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Photo: Eric Kilby / Flickr

Just weeks after the news broke of a new jaguar in the United States, the U.S. Fish and Wildlife Service today released a draft jaguar recovery plan that puts the onus of recovery of northern jaguars entirely on Mexico. The plan’s criteria for recovery and removal of the jaguar from the “endangered” list could be met without any jaguars occupying any of their vast historic range in the United States.

This month a young, male jaguar was photographed in the Huachuca Mountains of southern Arizona. From 2011 until last year, a mature male jaguar known as “El Jefe” was repeatedly photographed in and around the Santa Rita Mountains southeast of Tucson. Another jaguar called “Macho B” was photographed repeatedly from 1996 until he was killed by the Arizona Department of Game and Fish as a result of a botched capture operation in 2009.

A male jaguar photographed by automatic wildlife cameras in Arizona's Santa Rita Mountains in 2014. (Photo: USFWS)

A male jaguar photographed by automatic wildlife cameras in Arizona’s Santa Rita Mountains in 2014. (Photo: USFWS)

“Jaguars are making their presence known in the southwestern United States so it’s disappointing to see the U.S. Fish and Wildlife Service put the focus of jaguar recovery solely in Mexico,” said Michael Robinson of the Center for Biological Diversity. “By excluding the best remaining unoccupied jaguar habitat, this plan aims too low to make a difference in saving the jaguar. It’s an extinction plan, not a recovery plan.”

The draft plan, which the Service reluctantly wrote after its 2009 loss in a lawsuit filed by the Center and Defenders of Wildlife, assumes without evidence that 300 jaguars live in Sonora, Mexico — a more optimistic starting point than the Service’s 2012 citation of studies pointing to a maximum of 271 jaguars in the province and possibly as few as 50.

Since 2013 conservationists monitoring the northernmost breeding jaguars in Sonora, via automatic cameras, saw a poaching loss of six of the area’s eight individually identified jaguars, leaving just two known alive. The remainder of the population is less closely monitored but equally at risk.

Jaguars are primarily killed by ranchers who use pesticides imported from the United States to poison the carcasses of collared peccary, or javelinas, which are among the jaguars’ natural prey animals.

“While the plan, importantly, outlines measures that Mexican authorities can take in protecting jaguars, that’s simply not enough,” said Robinson. “Leaving the vast Gila National Forest and Mogollon Plateau off the table leaves the jaguars in Sonora effectively stranded, likely cut off from jaguars farther south and with no genetic rescue on the way from reintroduction to the north.”

The draft recovery plan’s overly optimistic assumption that 300 jaguars inhabit Sonora underpins the Service’s laissez-faire approach to jaguars in the United States, where no measures will be taken to restore these apex predators.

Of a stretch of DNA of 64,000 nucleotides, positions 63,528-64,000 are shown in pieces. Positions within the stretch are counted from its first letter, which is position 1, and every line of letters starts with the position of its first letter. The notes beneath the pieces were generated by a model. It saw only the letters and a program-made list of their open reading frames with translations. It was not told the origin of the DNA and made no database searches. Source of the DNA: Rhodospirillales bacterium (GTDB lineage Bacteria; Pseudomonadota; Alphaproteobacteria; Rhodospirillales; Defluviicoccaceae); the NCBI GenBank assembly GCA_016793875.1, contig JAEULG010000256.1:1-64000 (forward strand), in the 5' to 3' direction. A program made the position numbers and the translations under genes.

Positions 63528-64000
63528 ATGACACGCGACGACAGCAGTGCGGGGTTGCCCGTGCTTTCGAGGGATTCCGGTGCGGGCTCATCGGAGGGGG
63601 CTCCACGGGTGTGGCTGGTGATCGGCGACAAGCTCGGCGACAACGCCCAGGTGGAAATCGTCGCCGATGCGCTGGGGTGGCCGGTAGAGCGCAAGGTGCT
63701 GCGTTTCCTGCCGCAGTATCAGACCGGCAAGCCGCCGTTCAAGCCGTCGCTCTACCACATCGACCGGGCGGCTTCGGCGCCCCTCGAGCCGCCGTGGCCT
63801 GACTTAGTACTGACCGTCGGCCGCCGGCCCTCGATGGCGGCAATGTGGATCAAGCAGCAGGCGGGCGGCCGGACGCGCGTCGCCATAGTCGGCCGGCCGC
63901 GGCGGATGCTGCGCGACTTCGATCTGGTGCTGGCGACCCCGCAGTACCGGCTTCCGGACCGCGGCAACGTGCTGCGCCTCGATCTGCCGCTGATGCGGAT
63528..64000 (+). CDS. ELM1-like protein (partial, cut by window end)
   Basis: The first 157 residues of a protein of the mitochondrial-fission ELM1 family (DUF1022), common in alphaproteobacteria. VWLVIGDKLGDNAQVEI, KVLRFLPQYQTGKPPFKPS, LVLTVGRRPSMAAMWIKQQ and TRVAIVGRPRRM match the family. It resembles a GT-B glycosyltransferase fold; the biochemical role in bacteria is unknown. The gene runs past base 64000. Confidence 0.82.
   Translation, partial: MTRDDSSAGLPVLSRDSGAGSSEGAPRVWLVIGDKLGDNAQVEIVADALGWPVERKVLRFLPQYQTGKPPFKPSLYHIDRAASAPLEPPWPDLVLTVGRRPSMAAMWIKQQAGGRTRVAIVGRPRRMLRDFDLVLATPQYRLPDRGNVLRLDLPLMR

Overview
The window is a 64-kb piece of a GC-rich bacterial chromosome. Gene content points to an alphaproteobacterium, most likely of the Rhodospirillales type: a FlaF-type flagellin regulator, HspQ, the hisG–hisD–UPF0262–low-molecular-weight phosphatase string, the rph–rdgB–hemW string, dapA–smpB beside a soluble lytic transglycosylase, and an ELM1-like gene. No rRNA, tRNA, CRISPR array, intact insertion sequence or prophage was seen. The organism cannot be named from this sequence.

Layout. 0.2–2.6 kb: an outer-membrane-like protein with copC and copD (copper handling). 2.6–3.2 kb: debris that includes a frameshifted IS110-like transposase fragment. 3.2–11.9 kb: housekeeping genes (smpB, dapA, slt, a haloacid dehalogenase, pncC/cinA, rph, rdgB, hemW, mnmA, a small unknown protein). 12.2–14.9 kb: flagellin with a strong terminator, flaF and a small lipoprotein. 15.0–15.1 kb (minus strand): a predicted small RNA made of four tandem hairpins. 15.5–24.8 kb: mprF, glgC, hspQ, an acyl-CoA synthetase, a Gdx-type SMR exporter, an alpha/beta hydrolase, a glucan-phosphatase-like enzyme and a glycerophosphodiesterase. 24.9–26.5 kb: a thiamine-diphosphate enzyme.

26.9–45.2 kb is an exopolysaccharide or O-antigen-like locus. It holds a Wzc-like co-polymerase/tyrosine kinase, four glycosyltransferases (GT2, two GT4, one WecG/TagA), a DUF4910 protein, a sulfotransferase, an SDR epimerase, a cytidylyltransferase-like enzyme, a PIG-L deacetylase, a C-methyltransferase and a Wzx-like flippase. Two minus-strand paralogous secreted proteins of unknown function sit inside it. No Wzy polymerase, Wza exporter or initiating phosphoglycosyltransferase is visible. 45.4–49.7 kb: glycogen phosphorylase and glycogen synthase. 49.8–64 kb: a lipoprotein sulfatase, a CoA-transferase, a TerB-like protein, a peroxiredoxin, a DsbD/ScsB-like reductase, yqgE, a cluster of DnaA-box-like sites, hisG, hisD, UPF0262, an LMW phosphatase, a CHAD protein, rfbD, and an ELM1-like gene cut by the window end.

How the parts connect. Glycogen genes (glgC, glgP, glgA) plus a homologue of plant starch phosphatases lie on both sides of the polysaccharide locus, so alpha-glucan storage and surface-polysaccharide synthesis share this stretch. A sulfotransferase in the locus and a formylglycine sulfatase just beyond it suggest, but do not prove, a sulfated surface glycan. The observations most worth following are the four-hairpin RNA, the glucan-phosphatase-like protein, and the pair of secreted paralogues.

This month a young, male jaguar was photographed in the Huachuca Mountains of southern Arizona. From 2011 until last year, a mature male jaguar known as “El Jefe” was repeatedly photographed in and around the Santa Rita Mountains southeast of Tucson. Another jaguar called “Macho B” was photographed repeatedly from 1996 until he was killed by the Arizona Department of Game and Fish as a result of a botched capture operation in 2009.

The last known female jaguar in the United States was shot by a hunter in 1963 in the Apache National Forest on the Mogollon Plateau in Arizona, in an area where Mexican gray wolves have since been reintroduced.

The draft recovery plan also estimates that Sonora has habitat sufficient to support 1,166 jaguars — an order of magnitude higher than the most recent previous estimate that the province could support just 172 jaguars. Raising the so-called carrying capacity also justifies ignoring the high-quality but unoccupied jaguar habitat in the Gila National Forest and Mogollon Plateau in the U.S. Southwest.

The draft plan divides the jaguar’s vast range in South, Central and North America into two zones — a Pan-America Recovery Unit and a Northwestern Recovery Unit — and leaves the question of how to protect jaguars in the former unit to another day. The plan also ignores the plight of another, isolated jaguar population in northeastern Mexico south of Texas. As for the Northwestern Recovery Unit, comprising the area from Jalisco, Mexico northward to Interstate 10 in southeastern Arizona and southwestern New Mexico, it divides this region into primary and secondary zones, the former consisting of the area in which jaguars currently live and breed and the latter the area farther to the north, including part of the United States, in which jaguars are known to inhabit but not reproduce during the past 50 years.

Conservation actions are prescribed for the primary area, with little attention to the secondary area. Moreover, a so-called “peripheral area” farther north includes the highest-quality jaguar habitat remaining in the U.S. — on the Mogollon Plateau in Arizona and the Gila National Forest in New Mexico — a region dismissed from consideration for recovery.

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